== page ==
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Creating A Customized Banking Experience With Big Data

Customers have different expectations of their bank, and are willing to pay for different services. Big data opens the door for banks to group their customers according to their banking preferences, which can make customers more satisfied and more profitable.

For banks to realize these kinds of customer experience gains and cost savings from big data, data teams need to communicate better with the lines of business, Nicolacakis argues. Many people working on the business side of the bank aren’t knowledgeable about the analytics capabilities that data teams have now, he says. “The businesses just aren’t informed about what the current technology can do. They still think in terms of the old reporting paradigm. But now technology and analytics can use predictive modeling, and they can go and get, and process, data more easily,” he explains.

It’s up to the data team to reach out to the business side of the bank and demonstrate what they can offer for the business, Nicolacakis says. “The data side needs to do this. They need to show what can be done. They should go to the business side and help them understand that they can any questions that they’d like to have answered,” he relates.

[See Related: Big Data: Where to Begin?]

This will require some initiative from the data team, but Nickolacakis contends that data teams need to be more experimental and creative. “They need to have a research and development mentality. Right now that simply doesn’t exist in most cases,” he reports. Unless the data team gets more creative and explains to the lines of business what they’re capable of, then the bank will never be able to fully take advantage of its data function.

One area where Nicolacakis thinks data teams could step in and do a lot of positive work for the business is in the mortgage signing process. The process from delivering the mortgage application to when the customer is actually on-boarded can take a significant amount of time, and a lot of documents are emailed back and forth between the customer, agent and bank. This leads to long drawn-out process that frustrates the customer and is inefficient for the bank’s staff. All of the emails that are sent back and forth are unstructured data, Nicolacakis points out, that can be analyzed by the data team. “They can pull those emails and figure out why those transactions are taking so long. They can look for things that are causing exceptions, or find out what the mortgage representatives are not doing well enough to speed the transaction along,” Nicolacakis says.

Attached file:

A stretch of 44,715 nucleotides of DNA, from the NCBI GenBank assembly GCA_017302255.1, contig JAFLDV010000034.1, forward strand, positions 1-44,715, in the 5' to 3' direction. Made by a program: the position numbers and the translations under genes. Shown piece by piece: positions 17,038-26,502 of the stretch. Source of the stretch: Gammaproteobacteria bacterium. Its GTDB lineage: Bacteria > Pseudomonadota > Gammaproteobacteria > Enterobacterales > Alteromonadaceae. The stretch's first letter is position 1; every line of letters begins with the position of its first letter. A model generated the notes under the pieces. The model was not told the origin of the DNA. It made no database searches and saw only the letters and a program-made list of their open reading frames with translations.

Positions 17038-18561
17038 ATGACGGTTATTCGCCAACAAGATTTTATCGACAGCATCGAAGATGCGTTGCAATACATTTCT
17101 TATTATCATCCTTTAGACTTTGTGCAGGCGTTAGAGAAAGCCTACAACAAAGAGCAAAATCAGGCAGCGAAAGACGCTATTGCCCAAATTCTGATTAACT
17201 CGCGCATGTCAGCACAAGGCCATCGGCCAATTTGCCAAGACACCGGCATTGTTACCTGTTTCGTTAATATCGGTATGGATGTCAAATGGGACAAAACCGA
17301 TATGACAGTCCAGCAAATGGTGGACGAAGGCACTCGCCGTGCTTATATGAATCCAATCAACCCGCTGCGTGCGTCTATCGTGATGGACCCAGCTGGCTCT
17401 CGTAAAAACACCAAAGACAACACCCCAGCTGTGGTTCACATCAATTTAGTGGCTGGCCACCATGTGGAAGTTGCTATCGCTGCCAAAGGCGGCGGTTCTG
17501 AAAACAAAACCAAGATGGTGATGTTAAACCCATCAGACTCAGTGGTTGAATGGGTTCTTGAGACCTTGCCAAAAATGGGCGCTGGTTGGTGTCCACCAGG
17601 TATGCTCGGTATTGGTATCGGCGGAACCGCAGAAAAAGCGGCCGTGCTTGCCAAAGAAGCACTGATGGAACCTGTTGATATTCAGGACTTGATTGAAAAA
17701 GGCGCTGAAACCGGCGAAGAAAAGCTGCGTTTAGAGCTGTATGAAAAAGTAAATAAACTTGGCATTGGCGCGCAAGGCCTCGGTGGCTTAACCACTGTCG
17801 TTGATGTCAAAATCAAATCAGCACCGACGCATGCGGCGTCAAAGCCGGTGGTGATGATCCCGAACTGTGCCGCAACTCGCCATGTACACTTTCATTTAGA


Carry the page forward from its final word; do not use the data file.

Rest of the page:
Jonathan Camhi has been an associate editor with Bank Systems & Technology since 2012. He previously worked as a freelance journalist in New York City covering politics, health and immigration, and has a master's degree from the City University of New York's Graduate School ... View Full Bio

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Personetics
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Personetics,
User Rank: Apprentice
4/16/2013 | 2:37:33 PM
re: Creating A Customized Banking Experience With Big Data
While segmentation is great, IGd like to suggest that every
customer should be treated as an individual and thus their banking experience
should be personalized for that moment in time. By personalizing every
interaction every time, banks can reduce cost of service, differentiate their
brand and impact customer experience in a positive way.
Thoughts?
Deborah Katz, Personetics
Jonathan_Camhi
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Jonathan_Camhi,
User Rank: Author
4/15/2013 | 4:20:14 PM
re: Creating A Customized Banking Experience With Big Data
The technology for recording all of these calls has been here for a while, and I think the issue that you raise about privacy is one of the reasons that it has taken a while for banks to start implementing it. It's definitely something that banks need to consider before it is implemented though, as with any data project.
Ulf Mattsson
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Ulf Mattsson,
User Rank: Apprentice
4/13/2013 | 3:22:24 PM
re: Creating A Customized Banking Experience With Big Data
I like that "Many banks are already starting to record all of their customer interactions in the call center for compliance purposes, and by analyzing those call recordings they can identify the customers who are calling about their balances. The bank can then move those customers to online and mobile banking, and it becomes much cheaper to serve them, Nicolackis explains."

I think that the CISO / CSO / CPO should be involved. Privacy issues and risk should be discussed. How is that information secured?

What do you think?

Ulf Mattsson, CTO Protegrity
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